NEW YORK, July 24 (Reuters) - An investment adviser in his 70s was found guilty on Thursday on charges he defrauded clients by funneling money to a New York horse racing firm and small, thinly traded companies in exchange for secret kickbacks.
A federal jury in New York found James Tagliaferri, who managed TAG Virgin Islands, Inc in St. Thomas, guilty on 12 of 14 counts including investment adviser fraud, securities fraud, and wire fraud.
A mistrial was declared on two other counts after jurors were unable to reach a verdict, a court clerk said, and U.S. District Judge Ronnie Abrams set sentencing for Nov. 7.
Scott Tulman, Tagliafferi’s lawyer, in an email said his client “continues to maintain that at no time did he ever intend to hurt his clients - some of whom were friends of his for decades.”
A spokesman for Manhattan U.S. Attorney Preet Bharara had no immediate comment.
Prosecutors said Tagliaferri, 75, invested more than $120 million of funds he oversaw at TAG Virgin Islands in private or illiquid companies in exchange for at least $3.35 million in fees.
When some clients began demanding their promised returns, Tagliaferri used other clients’ funds to repay them in a Ponzi scheme-like fashion, and to make payments for companies he was affiliated with, according to the government.
Among those companies was International Equine Acquisitions Holdings Inc, a Garden City, New York-based company that owned thoroughbred racehorses, including Big Brown, a stallion that won the 2008 Kentucky Derby and Preakness Stakes before coming up short in his attempt to complete the Triple Crown at the Belmont Stakes.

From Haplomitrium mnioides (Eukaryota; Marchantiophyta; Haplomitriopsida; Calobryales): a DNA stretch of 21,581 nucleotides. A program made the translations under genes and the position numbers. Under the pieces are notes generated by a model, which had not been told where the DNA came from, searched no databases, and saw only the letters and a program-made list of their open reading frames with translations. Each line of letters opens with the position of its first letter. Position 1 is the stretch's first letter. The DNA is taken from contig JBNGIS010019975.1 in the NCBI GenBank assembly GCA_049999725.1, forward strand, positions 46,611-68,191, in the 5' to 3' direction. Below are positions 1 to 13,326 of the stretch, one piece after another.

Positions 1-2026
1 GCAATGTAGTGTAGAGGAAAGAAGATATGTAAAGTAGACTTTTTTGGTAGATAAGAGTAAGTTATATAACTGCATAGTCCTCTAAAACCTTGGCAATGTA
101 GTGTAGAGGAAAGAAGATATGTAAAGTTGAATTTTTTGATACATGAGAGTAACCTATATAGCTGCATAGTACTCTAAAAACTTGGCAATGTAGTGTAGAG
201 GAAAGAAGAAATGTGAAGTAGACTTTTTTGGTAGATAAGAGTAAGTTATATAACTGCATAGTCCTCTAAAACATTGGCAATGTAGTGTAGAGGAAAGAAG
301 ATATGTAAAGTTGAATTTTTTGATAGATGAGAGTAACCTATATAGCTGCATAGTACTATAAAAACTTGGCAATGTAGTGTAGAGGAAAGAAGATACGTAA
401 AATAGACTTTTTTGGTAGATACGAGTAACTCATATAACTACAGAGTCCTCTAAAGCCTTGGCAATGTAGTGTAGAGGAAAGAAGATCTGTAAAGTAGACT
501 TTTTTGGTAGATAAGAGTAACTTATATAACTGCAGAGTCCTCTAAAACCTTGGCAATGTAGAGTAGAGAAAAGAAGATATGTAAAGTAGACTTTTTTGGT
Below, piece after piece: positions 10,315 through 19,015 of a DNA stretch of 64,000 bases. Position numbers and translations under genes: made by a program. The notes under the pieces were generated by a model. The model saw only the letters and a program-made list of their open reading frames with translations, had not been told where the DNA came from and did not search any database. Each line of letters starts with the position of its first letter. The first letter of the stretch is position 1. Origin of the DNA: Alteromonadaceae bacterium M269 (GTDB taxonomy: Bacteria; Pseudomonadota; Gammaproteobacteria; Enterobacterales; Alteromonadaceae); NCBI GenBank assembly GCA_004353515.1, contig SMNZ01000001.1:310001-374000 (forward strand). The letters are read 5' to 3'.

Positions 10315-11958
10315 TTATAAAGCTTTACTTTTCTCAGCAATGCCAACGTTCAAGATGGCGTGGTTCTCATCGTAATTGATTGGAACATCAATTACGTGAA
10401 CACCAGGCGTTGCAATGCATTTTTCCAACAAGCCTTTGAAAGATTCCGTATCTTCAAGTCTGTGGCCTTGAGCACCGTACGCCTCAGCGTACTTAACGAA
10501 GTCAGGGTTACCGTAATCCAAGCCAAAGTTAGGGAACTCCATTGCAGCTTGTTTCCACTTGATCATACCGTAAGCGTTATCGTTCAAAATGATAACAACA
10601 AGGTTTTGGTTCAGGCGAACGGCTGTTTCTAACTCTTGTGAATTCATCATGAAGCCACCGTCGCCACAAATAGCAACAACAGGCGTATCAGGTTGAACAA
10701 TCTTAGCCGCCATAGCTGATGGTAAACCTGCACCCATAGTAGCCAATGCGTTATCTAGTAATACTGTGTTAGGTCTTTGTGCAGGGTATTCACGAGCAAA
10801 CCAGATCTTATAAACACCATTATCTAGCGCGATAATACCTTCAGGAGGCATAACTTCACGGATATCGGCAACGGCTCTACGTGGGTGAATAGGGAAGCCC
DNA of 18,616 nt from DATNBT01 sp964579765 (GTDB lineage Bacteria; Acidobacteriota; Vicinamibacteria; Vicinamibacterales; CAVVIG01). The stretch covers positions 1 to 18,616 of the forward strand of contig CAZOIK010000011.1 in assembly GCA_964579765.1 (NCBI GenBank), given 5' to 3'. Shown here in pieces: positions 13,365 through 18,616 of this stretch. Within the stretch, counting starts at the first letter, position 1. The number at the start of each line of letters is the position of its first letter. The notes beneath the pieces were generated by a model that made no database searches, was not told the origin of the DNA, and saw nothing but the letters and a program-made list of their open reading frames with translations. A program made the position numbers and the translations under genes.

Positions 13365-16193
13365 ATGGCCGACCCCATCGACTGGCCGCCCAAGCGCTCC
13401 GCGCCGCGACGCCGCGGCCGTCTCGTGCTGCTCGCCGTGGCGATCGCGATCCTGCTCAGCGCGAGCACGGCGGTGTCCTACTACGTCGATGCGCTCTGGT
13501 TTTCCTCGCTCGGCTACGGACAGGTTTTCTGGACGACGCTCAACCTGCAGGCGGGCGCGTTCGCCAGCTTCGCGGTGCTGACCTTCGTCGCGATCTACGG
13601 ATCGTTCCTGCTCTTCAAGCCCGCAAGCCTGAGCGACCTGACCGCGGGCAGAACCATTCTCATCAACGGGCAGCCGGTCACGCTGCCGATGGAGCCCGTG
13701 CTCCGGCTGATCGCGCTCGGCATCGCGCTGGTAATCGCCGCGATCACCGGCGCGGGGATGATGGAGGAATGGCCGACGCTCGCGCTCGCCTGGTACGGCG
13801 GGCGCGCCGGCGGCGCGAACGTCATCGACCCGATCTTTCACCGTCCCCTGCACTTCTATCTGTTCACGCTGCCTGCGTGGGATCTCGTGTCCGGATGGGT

Tagliaferri, a resident of Connecticut and the U.S. Virgin Islands, also created false documents to conceal his fraud, prosecutors said.
All told, the scheme, which ran from 2007 to 2010, aimed to defraud more than 100 clients of TAG Virgin Islands, which reported having about $252 million under management in 2009, the government said.
Tagliaferri, who testified in his own defense, denied having acted in bad faith.
Tulman, his lawyer, told jurors at the trial’s outset it made no sense to suppose a successful businessman would suddenly become the “Darth Vader of investment advisers” at the end of his career.
“He was negligent,” Tulman said in his opening statement. “He may even have been reckless. But he never intended to deceive anybody, and that is what this case is all about.”
The U.S. Securities and Exchange Commission has a parallel civil lawsuit that is pending.
The case is U.S. v. Tagliaferri, U.S. District Court, Southern District of New York, No. 12-cr-00115. (Reporting by Joseph Ax; Editing by Mohammad Zargham)